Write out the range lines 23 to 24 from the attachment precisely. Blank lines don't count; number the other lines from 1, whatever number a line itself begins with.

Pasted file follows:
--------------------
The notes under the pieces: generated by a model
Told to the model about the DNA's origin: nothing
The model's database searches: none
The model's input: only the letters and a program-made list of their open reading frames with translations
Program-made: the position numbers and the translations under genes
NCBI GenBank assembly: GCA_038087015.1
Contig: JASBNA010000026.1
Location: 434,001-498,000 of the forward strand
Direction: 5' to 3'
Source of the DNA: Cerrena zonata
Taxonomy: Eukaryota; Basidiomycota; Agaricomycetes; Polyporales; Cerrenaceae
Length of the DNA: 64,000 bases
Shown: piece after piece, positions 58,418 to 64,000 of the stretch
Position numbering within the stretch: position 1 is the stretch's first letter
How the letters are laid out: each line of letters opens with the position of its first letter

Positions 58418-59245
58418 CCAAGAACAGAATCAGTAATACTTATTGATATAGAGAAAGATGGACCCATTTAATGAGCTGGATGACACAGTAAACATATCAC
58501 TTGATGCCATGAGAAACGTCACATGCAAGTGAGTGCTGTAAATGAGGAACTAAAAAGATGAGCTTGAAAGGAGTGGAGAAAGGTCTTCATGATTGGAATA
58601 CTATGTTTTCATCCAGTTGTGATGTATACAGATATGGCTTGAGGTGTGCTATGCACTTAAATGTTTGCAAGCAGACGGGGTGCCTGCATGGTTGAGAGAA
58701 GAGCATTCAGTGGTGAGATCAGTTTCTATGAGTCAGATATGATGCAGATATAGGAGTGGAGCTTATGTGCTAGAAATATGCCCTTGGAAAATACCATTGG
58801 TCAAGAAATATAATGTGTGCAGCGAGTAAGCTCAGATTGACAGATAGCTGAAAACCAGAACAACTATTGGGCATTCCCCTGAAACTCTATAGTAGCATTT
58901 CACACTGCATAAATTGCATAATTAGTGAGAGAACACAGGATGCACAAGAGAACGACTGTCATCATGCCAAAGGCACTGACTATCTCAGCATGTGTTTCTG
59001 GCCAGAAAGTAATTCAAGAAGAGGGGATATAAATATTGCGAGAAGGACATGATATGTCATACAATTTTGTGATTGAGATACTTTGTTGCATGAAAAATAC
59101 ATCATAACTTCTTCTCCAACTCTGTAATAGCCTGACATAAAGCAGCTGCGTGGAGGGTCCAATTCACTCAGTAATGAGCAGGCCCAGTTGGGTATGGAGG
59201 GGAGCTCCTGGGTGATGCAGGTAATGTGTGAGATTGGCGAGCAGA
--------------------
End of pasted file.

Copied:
59001 GCCAGAAAGTAATTCAAGAAGAGGGGATATAAATATTGCGAGAAGGACATGATATGTCATACAATTTTGTGATTGAGATACTTTGTTGCATGAAAAATAC
59101 ATCATAACTTCTTCTCCAACTCTGTAATAGCCTGACATAAAGCAGCTGCGTGGAGGGTCCAATTCACTCAGTAATGAGCAGGCCCAGTTGGGTATGGAGG